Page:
FacebookTwitterGoogle+RedditEmail

Natal Drama

“The heir is almost apparent.”

Alex Pappas, Jul 23, 2013

Melbourne.

New born babies do have sacral powers, a bewitching sense of presence.  They are also incorporated into human rituals – their arrival spells symbolic gusto, a promise of what is to come.

Even in an age when the entire process of death and child birth have assumed the air of medicalised procedure over magic, we can still find, in the arrival of latest royal to the House of Windsor, totemic powers at work.  But what is near inexplicable is that the royals have, through this natal drama, become a source of balmy interest to not merely the British public, but a global one.

The royals do, as they have always done: breed.  Kate Middleton, Duchess of Cambridge, followed the royal brief to a tee.  Since the royals can no longer take marriage and breeding to the next level – conquest, military glory and territorial consolidation – the very process of childbirth has become a spectacle.  “Problem one,” posed James Delingpole of The Spectator (Jul 22), “you’re a constitutional monarch.  This means that when eventually your dad pops his clogs, you won’t be able to do nearly so much of the cool stuff as you might have done had you been born to the same position 500 years earlier.”

They are good for something after all, even in degenerate scenes more akin to a reality television show. Oh, but for the camera to be placed in doors, something that was not going to happen as “these are the Windsors, not the Kardashians” (New York Times, Jul 22).  But Hilary Mantel said it better than most when she pointed out in the London Review of Books (Feb 21), quite rightly, that someone like the Duchess of Cambridge was a product of committee “and built by craftsmen, with a perfect plastic smile and the spindles of her limbs hand-turned and gloss varnished.”  The Duchess was selected precisely because she was free of risk, devoid of noticeable quirks. Creaseless, dull in her perfection, she would be ideal for William.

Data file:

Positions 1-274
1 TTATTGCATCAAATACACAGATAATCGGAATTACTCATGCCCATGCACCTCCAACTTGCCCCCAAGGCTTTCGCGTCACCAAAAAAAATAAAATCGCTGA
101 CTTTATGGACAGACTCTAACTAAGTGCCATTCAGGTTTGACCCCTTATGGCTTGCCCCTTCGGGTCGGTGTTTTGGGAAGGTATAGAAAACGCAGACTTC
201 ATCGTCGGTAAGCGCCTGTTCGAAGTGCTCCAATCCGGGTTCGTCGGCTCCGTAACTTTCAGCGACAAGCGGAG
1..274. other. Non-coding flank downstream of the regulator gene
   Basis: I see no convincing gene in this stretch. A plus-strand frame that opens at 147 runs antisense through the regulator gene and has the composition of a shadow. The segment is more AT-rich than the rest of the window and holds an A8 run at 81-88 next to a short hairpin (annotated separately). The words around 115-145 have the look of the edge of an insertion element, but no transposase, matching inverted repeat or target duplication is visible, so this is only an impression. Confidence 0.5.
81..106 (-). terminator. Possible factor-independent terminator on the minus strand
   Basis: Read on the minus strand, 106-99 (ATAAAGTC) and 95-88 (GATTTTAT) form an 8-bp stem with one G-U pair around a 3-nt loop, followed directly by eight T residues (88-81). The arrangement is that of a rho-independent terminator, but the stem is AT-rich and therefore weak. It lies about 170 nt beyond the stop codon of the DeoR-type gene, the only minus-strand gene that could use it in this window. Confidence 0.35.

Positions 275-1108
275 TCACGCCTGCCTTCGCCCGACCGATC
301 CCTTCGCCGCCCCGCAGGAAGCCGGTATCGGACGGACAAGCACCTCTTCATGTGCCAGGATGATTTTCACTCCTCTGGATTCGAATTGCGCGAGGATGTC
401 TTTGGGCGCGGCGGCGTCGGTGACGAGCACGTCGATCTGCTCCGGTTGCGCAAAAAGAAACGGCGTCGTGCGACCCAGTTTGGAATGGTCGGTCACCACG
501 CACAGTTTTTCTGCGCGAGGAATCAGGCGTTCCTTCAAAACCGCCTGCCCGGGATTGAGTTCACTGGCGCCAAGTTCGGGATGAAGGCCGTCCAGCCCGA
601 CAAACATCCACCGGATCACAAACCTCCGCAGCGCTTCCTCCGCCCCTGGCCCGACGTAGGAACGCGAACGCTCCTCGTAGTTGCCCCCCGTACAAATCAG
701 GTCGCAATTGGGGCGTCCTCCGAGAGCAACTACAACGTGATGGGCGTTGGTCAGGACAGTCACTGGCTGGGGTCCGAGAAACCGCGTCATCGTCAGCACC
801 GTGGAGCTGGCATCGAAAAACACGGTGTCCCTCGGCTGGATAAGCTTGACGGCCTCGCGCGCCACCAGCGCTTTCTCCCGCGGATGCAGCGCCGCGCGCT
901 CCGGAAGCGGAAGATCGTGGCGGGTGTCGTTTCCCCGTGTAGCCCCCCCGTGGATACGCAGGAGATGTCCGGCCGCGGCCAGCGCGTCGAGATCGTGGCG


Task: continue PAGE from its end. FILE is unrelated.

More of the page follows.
The process of this production, from the point of when there was evidence of a “bump” to the point when the bump was expelled, has titillated audiences. When was the Duchess admitted?  And why, oh why didn’t that damn child show itself earlier, stubbornly clinging to the womb for fear of the alternative?  As Darren Walsh would tweet, “Prince Williams’ heir is falling out.”

Every point in this drama has to be documented with painful tediousness.  As Tony Wright, national affairs editor of the Melbourne Age pointed out, similar hysterical treatment was offered the child’s father when he came out to Australia in 1983 with his parents, Prince Charles and Princess Diana.  On news that William was seen on the patio of a homestead in Woomargama having taken his first steps, editors in London lost their collective heads.  “How many steps exactly?  Precisely where did the child toddle?” (The Age, Jul 23).  Pictures were screamed for.

Then come the gifts and congratulations.  As slavery and official gifts of war booty has been outlawed, heads of state have to resort to pitifully dull items and choice words.  While the new baby Windsor can hardly affect Washington’s policy one way or the other, President Barack Obama could still find time in his busy schedule to note the “special relationship” enjoyed by Britain and the United States, and “all the happiness and blessings parenthood brings.”

The Australian Prime Minister Kevin Rudd has asked that the Taronga Zoo bilby enclosure be named after the child – an apt statement given his recent declaration that asylum seekers, children included, will be detained in enclosed facilities at Manus Island in Papua New Guinea.  (Incidentally, we have yet to hear what those at Taronga think.)  The previous Prime Minister – the now deposed Julia Gillard – was making a knitted kangaroo for the royal offspring before being cut in mid-session.  It might be wise to call it quits now.